A few months ago when I decided to create this blog, I think I forgot to mention that I was a stay at home mom to a 1-year-old baby girl and that my husband, Jon, was the only working to provide for our family.
Now, that has changed. I got a job in a new town and we moved from Great Falls, MT to my husband’s hometown, Omaha, NE. And of course, that’s a huge change for anyone.
So now, I am the one that goes to work every day, and Jon stays at home with our child. Therefore, by the time that I make it back home, I just want to spend time with them and to try to relax before we start Astrid’s bedtime routine.
So now, after the adjustment period, I will try to make the effort to write more content and I hope you like it!!.
When I first started dating my husband, I didn’t think a lot about our cultural differences. Sure some of them were pretty obvious, like the fact that I love to dance to music like salsa, cumbia, and merengue and he’s more of a country boy. But it wasn’t something that wouldn’t let me sleep at night.
In fact, those little differences were something exciting because it was something new, and the fact that we met in Montana didn’t make those differences that obvious because the amount of Hispanic population is really low so I had to adapt in order for me to “survive”.
So now, after being together for 4 years and having our first child, we’ve realized that our cultural differences have a certain impact on our marriage. Is not necessarily a bad impact, but the two of us had to change or compromise for certain things that probably if we had married to someone from our same culture, we wouldn’t’ have done.
The first thing that we had to adapt to was food. Everything related to the kind of food that we used to eat by ourselves and the time of the day that we used to do it has changed.
Our breakfast got heavier (not as heavy as brunch but we eat a good amount of food). In Mexico I was used to having a heavier breakfast because for us, breakfast is the most important meal for the day and here in the USA, I noticed that people tend to skip it. So we found an amount of food that would work for the two of us without overeating or feel hungry after eating breakfast.
Dinner time starts later. In the USA, dinner time starts at 4 pm ( I guess because in most of the places they give you a huge amount of food that includes either soup or salad and your main course ) but again, we had to adjust because for me dinner was the lightest meal of the day and would start around 6 or 7 pm. So we both compromised with the amount of food again and now due to Jon’s work, we eat dinner around 8 pm.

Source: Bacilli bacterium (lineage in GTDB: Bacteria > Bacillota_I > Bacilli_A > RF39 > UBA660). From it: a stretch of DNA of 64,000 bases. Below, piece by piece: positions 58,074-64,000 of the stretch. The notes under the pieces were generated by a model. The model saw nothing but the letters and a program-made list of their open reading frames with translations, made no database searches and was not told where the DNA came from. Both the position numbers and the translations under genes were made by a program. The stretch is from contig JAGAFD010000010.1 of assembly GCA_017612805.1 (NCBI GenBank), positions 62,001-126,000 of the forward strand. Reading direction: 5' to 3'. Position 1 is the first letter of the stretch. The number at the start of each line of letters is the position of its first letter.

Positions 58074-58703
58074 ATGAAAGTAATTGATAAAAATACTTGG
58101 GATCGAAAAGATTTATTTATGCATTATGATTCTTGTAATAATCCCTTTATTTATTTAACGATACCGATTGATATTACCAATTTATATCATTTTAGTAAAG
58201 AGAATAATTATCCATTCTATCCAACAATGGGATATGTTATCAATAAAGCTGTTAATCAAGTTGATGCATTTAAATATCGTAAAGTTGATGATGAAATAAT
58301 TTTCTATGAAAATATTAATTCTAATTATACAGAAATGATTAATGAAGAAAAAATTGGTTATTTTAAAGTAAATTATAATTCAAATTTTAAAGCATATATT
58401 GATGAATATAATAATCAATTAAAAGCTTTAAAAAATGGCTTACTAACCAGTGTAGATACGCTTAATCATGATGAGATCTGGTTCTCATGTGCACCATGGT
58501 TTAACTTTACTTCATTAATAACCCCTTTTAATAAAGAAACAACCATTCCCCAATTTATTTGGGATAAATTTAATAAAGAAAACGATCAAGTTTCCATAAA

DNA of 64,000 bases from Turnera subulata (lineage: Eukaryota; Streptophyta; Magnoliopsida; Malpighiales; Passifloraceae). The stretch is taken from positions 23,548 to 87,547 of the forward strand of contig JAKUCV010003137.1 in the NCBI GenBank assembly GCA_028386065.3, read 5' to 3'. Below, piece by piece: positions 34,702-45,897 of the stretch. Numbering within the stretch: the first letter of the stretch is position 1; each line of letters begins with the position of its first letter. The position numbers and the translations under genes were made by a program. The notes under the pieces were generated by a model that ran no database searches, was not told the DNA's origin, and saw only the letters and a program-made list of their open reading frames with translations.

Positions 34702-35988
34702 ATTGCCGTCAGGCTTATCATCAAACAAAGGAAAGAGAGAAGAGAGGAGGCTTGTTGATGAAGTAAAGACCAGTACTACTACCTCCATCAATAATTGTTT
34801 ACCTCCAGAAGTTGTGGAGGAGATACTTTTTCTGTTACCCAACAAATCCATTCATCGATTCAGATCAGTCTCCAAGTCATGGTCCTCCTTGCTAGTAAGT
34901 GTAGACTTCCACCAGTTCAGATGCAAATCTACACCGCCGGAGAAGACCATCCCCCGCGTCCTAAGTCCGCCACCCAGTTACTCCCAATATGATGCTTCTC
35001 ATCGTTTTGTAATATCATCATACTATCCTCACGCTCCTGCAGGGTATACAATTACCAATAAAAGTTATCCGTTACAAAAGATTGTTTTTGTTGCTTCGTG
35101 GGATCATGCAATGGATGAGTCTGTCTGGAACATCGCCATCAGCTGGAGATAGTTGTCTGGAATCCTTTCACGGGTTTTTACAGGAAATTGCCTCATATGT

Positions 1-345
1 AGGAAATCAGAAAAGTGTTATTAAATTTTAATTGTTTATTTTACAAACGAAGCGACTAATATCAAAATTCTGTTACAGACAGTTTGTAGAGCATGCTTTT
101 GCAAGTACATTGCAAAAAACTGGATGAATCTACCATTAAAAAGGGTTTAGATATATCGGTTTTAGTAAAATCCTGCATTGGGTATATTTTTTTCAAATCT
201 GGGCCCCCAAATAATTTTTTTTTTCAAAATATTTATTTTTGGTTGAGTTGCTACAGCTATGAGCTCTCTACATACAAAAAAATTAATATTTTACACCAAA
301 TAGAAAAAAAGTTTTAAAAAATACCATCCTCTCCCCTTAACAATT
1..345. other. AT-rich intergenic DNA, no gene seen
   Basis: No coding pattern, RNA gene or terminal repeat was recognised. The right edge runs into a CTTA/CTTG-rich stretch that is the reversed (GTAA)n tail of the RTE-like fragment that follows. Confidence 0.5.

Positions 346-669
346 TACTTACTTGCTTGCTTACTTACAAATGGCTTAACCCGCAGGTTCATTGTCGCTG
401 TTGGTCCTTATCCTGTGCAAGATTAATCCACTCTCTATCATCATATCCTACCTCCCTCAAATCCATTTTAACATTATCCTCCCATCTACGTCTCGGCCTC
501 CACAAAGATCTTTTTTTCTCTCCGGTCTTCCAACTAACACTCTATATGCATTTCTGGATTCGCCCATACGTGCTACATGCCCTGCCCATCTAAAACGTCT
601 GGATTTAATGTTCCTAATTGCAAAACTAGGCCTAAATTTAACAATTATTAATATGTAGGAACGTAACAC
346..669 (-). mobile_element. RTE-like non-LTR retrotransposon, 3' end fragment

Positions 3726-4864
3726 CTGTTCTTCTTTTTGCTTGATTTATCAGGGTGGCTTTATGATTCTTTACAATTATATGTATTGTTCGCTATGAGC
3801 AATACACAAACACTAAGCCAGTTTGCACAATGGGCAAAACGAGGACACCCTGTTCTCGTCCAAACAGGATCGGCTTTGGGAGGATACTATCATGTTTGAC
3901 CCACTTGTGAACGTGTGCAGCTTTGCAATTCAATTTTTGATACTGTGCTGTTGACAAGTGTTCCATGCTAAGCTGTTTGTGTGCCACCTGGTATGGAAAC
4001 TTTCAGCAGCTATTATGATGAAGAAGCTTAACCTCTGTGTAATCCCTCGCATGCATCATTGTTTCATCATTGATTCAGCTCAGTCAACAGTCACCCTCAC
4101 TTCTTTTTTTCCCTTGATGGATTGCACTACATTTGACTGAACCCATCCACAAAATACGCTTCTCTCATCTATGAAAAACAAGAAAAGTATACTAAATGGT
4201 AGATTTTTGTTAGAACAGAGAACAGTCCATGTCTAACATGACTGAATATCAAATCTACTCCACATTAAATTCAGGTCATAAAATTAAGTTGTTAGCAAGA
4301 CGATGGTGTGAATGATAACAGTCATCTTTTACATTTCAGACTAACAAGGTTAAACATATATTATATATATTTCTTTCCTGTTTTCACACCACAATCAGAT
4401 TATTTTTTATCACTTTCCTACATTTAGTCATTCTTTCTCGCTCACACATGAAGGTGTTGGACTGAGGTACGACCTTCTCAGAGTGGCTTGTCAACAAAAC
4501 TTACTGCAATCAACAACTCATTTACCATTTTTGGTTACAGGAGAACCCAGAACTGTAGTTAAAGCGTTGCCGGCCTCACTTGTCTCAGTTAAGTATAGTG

We celebrate more holidays. Mexico has about 16 statutory holidays (plus over 30 observances ) during the year, and the US has about 12 federal holidays. When we got married, we decided that we would celebrate those holidays that we liked the most and that we would have a family that will try to keep as many traditions from both sides as possible.
Language barrier. My family and I are Spanish native speakers and my husband and his family only speak English. Hence, that’s something that affected us a little bit because most of the time I would have to be there with all the family to be the interpreter. Now, things haven’t changed a lot but at least Jon is able to understand a little bit more Spanish and that’s really good.
Relationship with our parents. The relationship that I have with my mom it’s pretty close, I talk to her every day over WhatsApp or Facebook and Jon talks to his parents as much as he considers it’s enough (about a couple times a month maybe).
After all, each relationship regardless of cultural differences needs love, comprehension, friendship, complicity, and compromise if you really want it to work.
“We are mortal because we are made out of time and history. But there are instant exits through the culture that are a poetic act, which dissolves time, to escape from history and death. – Octavio Paz.”
The Mexican tradition of the Day of the Dead has recently become more popular after a couple movies were released within the past 2 years.
Sadly, movies don’t tell the whole story behind the tradition and just showed us a little part of it.
First of all, the Day of the Dead is celebrated on November 1st and 2nd and recently I’ve seen some posts that mention that the celebration starts even earlier and the rituals and meanings per day go as follows:
October 28th – On this day, a white candle is lit along with a white flower to welcome the souls that are alone.
October 29th – Another candle is lit along with a glass of water, to honor the forgotten souls.
October 30th – A new candle is lit beside a glass of water and white bread for those souls that died in an accident.
October 31st – A new candle is lit along with a glass of water, another white bread, and a fruit. This is for our ancestors.
November 1st – Better know as “All Saints Day” is the night when the soul of those kids that died come back to visit us. Here is when we put the food in the ofrenda.